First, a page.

We have time-series data with daily and weekly regularity. We want to ﬁnd the way how to model this data in an optimal way.
Keeping your code consistent and well formatted not an easy task even when you work alone. But when you work with a team or with open source project all start getting even harder. Everyone has own code style, someone doesn’t run tests, and no one writes documentation. This article will help you to set up all these things and even more — automate this routine to never do it manually.
After reading you will get your own npm-ready project with next features:
I've found some difficulties while using it in my project. Here they are:
sticky-changeevent relates to header element, but you have to insert sentinels to header's parent (and make it
40px, which is top-sentinel's height.
Let's try to improve it!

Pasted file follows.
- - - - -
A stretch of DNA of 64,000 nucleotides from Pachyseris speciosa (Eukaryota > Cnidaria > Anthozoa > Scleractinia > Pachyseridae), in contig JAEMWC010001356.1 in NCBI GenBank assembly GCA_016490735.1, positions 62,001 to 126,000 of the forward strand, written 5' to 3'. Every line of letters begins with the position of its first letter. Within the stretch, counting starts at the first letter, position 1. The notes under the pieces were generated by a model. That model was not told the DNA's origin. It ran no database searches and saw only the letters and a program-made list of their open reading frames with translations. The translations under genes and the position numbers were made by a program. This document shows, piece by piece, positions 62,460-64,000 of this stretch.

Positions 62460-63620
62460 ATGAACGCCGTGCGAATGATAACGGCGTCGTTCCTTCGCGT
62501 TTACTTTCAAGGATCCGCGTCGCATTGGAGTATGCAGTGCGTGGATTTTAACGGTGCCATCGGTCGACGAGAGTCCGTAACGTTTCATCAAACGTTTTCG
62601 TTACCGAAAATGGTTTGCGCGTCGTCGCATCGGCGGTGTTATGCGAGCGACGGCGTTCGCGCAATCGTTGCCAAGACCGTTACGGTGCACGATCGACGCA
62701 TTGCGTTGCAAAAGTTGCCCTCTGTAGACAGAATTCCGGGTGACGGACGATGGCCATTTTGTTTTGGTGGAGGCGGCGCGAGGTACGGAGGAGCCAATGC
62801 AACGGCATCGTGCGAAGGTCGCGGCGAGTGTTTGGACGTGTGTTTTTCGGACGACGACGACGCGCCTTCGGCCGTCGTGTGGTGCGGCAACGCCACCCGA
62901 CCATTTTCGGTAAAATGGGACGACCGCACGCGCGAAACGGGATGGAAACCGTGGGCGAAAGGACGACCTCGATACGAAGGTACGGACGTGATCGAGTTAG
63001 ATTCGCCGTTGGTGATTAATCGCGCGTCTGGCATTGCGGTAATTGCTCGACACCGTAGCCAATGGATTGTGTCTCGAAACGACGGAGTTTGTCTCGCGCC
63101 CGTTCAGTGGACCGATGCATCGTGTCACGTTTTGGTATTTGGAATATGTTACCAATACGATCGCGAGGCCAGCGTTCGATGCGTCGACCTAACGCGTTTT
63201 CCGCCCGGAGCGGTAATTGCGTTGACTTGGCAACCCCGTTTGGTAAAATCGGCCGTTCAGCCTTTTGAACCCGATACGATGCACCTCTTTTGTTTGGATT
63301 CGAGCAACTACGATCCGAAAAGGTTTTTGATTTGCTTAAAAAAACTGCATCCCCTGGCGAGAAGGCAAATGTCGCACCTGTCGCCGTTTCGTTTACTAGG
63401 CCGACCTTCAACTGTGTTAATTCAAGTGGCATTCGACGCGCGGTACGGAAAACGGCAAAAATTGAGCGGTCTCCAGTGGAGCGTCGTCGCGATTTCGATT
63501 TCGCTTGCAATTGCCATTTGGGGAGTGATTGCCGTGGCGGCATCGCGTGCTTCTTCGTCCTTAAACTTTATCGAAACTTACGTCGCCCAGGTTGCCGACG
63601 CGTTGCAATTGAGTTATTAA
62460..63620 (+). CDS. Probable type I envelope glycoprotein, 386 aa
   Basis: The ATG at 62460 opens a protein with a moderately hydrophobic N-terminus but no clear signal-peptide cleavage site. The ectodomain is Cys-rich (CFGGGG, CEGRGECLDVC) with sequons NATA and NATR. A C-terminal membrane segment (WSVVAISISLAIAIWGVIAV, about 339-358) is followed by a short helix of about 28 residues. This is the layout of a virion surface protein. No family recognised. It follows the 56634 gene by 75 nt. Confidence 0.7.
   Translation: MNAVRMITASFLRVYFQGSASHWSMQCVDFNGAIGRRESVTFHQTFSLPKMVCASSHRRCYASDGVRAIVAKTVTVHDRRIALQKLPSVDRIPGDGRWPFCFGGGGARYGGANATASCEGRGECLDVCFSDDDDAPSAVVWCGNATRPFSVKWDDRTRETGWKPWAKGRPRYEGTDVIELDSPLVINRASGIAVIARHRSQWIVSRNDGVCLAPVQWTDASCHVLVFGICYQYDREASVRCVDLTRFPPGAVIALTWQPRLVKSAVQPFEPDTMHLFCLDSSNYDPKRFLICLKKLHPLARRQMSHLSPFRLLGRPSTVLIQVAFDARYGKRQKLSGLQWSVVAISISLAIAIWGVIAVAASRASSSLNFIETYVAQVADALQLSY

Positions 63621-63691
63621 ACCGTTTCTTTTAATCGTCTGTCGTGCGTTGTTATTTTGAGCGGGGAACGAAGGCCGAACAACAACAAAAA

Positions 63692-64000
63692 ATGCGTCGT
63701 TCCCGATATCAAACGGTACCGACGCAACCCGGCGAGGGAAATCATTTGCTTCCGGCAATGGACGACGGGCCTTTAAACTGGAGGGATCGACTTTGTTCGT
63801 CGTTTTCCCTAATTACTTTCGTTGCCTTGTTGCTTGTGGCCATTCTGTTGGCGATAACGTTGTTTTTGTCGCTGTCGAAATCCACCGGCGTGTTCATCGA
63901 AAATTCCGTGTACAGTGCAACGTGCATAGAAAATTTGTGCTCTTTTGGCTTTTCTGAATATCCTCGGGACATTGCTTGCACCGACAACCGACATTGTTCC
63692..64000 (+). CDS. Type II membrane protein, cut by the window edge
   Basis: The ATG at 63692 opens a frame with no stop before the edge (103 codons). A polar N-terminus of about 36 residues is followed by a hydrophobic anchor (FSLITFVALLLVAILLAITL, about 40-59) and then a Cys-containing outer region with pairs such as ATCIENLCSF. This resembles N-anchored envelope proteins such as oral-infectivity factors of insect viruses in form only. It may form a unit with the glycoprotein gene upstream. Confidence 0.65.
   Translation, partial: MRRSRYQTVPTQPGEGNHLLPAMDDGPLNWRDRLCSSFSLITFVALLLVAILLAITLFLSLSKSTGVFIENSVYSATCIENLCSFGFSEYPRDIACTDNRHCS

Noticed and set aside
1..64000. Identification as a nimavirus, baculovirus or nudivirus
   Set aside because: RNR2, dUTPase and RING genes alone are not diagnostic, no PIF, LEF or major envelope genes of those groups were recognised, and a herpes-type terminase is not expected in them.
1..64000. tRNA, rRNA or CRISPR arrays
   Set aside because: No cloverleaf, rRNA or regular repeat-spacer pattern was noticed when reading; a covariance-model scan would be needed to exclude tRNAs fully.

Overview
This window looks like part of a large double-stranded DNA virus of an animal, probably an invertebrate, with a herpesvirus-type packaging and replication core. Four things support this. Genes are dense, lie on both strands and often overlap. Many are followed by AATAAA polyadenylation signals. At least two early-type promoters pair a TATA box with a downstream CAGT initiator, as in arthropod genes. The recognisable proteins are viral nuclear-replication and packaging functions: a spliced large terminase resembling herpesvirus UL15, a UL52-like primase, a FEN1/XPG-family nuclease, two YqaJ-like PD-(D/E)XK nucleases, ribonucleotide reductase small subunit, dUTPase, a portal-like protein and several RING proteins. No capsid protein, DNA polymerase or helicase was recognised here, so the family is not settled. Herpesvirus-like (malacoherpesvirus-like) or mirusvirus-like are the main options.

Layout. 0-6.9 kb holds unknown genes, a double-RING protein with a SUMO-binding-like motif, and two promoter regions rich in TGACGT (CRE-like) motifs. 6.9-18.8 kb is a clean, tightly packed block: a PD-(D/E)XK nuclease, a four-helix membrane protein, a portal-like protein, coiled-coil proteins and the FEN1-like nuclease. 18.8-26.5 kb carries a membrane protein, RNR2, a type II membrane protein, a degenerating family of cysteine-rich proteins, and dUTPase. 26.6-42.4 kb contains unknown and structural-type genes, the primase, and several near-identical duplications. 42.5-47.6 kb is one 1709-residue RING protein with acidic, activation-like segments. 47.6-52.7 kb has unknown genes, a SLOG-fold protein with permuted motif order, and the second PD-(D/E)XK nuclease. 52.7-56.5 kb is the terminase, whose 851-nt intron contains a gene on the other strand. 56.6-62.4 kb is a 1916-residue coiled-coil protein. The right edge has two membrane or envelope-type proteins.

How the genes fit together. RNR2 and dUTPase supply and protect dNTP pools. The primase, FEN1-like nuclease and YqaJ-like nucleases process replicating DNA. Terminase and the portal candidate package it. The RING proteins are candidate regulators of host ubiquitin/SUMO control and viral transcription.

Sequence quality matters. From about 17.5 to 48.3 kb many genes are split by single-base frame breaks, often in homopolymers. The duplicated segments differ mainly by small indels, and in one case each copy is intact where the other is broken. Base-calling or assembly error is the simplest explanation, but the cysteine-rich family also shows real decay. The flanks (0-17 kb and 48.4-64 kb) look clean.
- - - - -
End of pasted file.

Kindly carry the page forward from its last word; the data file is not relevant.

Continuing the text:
ctrl+arrowsto move between words, it is easier to press Esc, e and then go back to the
iediting mode. Understandably, all this trouble because the author finds it inconvenient to hold
Our project implements a real-time edge detection system based on capturing image frames from an OV7670 camera and streaming them to a VGA monitor after applying a grayscale filter and Sobel operator. Our design is built on a Cyclone IV FPGA board which enables us to optimize the performance using the powerful features of the low-level hardware and parallel computations which is important to meet the requirements of the real-time system.
We used ZEOWAA FPGA development board which is based on Cyclone IV (EP4CE6E22C8N). Also, we used Quartus Prime Lite Edition as a development environment and Verilog HDL as a programming language. In addition, we used the built-in VGA interface to drive the VGA monitor, and GPIO (General Pins for Input and Output) to connect the external hardware with our board.
When you study an abstract subject like linear algebra, you may wonder: why do you need all these vectors and matrices? How are you going to apply all this inversions, transpositions, eigenvector and eigenvalues for practical purposes?
Well, if you study linear algebra with the purpose of doing machine learning, this is the answer for you.
In brief, you can use linear algebra for machine learning on 3 different levels: